State and federal transportation agencies did not violate environmental policy when approving a proposed toll bridge across Currituck Sound, an appeals court has ruled.
The U.S. Court of Appeals for the 4th Circuit in Richmond, Virginia, late last month affirmed a district court ruling that sided with the North Carolina Department of Transportation and Federal Highway Administration, which have approved construction of a multi-million-dollar toll bridge connecting the northern Outer Banks with the mainland.
In its Feb. 23 ruling, the three-judge panel agreed that the agencies did not violate the National Environmental Policy Act, or NEPA, by not issuing a supplemental study of the proposed bridge.
The North Carolina Wildlife Federation and No Mid-Currituck Bridge-Concerned Citizens and Visitors Opposed to The Mid-Currituck Bridge sued the agencies, arguing that state and federal officials erred when they did not create a supplemental environmental impact statement, or EIS, to update years-old plans for the bridge.
NCDOT and the highway administration published in 2008 a “statement of purpose and need” detailing the necessity of the proposed bridge. The agencies said at the time that the bridge would improve the flow of traffic on U.S. Highway 158 and N.C. 12, cut travel time between the Outer Banks and mainland, and reduce the time it takes for residents and visitors to evacuate the barrier island.
A final EIS was published in 2012. The study analyzed the potential environmental impacts from various construction options, including a no-build alternative or widening existing highways instead of building a bridge.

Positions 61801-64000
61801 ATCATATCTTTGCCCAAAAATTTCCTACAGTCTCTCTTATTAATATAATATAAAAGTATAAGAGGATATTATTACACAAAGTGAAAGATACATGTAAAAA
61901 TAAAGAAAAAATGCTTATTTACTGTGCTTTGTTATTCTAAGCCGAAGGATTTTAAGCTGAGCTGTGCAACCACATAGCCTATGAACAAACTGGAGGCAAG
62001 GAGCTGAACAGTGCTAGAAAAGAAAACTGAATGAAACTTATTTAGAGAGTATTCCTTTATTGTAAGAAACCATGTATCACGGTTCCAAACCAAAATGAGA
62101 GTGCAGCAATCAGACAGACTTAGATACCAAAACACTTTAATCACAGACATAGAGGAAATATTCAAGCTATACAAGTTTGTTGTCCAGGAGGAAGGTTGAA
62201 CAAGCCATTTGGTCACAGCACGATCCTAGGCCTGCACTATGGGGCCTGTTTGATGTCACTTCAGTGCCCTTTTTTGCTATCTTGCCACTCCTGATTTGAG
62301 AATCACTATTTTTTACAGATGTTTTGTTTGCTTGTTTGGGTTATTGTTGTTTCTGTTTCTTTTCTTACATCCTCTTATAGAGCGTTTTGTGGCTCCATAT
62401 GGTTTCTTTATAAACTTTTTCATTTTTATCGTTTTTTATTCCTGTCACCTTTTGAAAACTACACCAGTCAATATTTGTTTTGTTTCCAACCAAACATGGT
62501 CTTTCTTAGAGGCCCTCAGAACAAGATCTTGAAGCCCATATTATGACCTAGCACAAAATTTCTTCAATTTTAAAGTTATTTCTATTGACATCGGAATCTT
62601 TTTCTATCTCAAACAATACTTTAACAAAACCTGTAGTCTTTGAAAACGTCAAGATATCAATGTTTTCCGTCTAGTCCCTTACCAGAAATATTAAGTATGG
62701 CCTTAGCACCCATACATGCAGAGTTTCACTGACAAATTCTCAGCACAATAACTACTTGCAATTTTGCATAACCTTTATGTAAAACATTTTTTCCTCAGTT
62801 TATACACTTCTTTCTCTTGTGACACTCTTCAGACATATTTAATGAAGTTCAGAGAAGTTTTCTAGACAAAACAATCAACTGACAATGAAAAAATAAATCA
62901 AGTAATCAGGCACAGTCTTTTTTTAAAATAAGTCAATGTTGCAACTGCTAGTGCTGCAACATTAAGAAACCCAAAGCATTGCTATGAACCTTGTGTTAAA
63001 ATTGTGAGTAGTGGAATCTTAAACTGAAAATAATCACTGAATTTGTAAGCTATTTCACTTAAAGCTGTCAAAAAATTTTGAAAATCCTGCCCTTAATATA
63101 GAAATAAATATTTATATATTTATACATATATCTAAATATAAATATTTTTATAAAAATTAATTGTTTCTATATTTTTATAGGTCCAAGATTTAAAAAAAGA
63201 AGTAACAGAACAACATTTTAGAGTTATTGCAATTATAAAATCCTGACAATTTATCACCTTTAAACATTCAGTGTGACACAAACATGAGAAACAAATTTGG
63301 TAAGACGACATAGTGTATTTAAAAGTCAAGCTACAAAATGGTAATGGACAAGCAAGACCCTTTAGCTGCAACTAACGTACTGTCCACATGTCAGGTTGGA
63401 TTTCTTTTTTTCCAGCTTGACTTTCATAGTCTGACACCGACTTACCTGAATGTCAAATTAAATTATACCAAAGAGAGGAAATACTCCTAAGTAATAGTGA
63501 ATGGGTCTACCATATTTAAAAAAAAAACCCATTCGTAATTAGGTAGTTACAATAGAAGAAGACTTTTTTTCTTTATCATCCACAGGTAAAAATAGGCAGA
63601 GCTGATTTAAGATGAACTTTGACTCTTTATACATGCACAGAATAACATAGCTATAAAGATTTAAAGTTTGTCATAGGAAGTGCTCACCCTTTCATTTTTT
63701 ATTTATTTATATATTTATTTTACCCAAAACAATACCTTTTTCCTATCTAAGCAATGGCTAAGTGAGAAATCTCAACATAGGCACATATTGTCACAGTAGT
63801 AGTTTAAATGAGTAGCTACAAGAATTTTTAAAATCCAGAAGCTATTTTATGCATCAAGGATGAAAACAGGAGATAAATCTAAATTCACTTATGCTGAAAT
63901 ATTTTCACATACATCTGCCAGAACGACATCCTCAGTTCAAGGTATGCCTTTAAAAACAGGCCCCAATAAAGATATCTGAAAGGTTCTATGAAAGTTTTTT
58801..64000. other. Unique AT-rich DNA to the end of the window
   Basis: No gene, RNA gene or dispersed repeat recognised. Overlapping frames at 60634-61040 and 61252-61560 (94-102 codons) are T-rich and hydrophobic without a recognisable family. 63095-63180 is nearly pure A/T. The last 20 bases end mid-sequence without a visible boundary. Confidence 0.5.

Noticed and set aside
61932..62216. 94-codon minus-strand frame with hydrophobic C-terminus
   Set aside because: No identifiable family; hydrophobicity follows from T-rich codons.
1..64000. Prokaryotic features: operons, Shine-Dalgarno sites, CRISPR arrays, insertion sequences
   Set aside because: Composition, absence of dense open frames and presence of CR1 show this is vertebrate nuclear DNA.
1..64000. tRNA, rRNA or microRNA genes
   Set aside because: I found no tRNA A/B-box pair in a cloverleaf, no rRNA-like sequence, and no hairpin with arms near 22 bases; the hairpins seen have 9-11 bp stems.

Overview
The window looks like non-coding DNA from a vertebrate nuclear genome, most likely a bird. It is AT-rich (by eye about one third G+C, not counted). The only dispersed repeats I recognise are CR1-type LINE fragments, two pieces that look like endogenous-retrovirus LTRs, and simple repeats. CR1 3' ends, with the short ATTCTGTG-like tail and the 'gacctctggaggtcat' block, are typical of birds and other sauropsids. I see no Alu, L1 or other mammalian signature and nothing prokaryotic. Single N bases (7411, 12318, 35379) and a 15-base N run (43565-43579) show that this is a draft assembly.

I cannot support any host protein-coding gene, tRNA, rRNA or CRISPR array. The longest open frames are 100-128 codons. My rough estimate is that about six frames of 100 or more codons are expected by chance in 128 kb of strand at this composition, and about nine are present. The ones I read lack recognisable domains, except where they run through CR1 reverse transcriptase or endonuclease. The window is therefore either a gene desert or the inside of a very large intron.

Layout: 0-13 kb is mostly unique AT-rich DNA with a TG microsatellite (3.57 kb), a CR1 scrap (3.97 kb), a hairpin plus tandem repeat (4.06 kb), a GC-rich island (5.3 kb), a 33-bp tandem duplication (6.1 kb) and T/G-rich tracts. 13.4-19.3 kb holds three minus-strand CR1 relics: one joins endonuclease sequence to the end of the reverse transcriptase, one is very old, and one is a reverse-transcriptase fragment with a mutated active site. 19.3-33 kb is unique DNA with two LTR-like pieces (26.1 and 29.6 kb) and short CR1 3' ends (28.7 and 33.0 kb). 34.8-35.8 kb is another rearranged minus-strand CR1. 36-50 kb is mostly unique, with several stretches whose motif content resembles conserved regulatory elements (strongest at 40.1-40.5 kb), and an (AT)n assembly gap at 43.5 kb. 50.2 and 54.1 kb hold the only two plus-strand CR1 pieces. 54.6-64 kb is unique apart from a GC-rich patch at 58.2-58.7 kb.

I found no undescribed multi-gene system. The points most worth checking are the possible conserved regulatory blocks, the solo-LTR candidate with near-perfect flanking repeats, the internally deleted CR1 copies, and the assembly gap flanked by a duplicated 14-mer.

Before the agencies could issue a record of decision on their preferred alternative to build a bridge, the state pulled funding and the project was put on hold.
Three years after the final EIS was published, the state recommitted funds for the proposed project. The agencies then had to reevaluate the EIS.
The transportation agencies completed that reevaluation in 2019, cataloging “several changes affecting the project since publication of the EIS, including reductions in forecasted traffic, development, and growth; updated sea-level rise projections; and increased project cost,” according to the ruling.
The agencies decided a supplemental EIS was not needed because there were “no new issues of significance” associated with the project.
“It’s clear from the reevaluation report that the agencies took a ‘hard look’ at the traffic issue,” Judge Albert Diaz wrote in the opinion. “They prepared new traffic forecasts and network congestion measures, and conceded that travel-time benefits associated with the bridge might be lower than originally predicted.”
In a Feb. 23 news release, the Southern Environmental Law Center, which filed the appeal last year on behalf of the plaintiffs, said the review of the project “is so out of date that federal regulations require it to be revisited again before the project can proceed.”
“The defective analysis ignored hundreds of acres of new development that would be caused by a new bridge to the roadless areas of the Outer Banks and failed to account for rising sea level projections, decreased traffic forecasts, increased bridge costs, and reduced costs for less harmful alternatives,” according to the release. “The court upheld the analysis on the basis that federal law permits ‘unwise’ action, so long as it is mostly informed. And indeed, the project remains unwise and infeasible. It currently lacks needed permits from at least five state and federal agencies and does not qualify for needed sources of funding under the state’s cost-benefit analysis, meaning that even the high proposed tolls on drivers each way would not cover its projected cost.”
Southern Environmental Law Center Senior Attorney Kym Meyer, who argued the case, said in the statement that the state does not need the proposed bridge.
“We will continue to work to ensure that North Carolina money is not wasted on this costly, unwise project,” she said. “There are much more affordable solutions to ease traffic in this area of the Outer Banks, and those solutions can be put in place much more swiftly, and with less damage to the Currituck Sound.”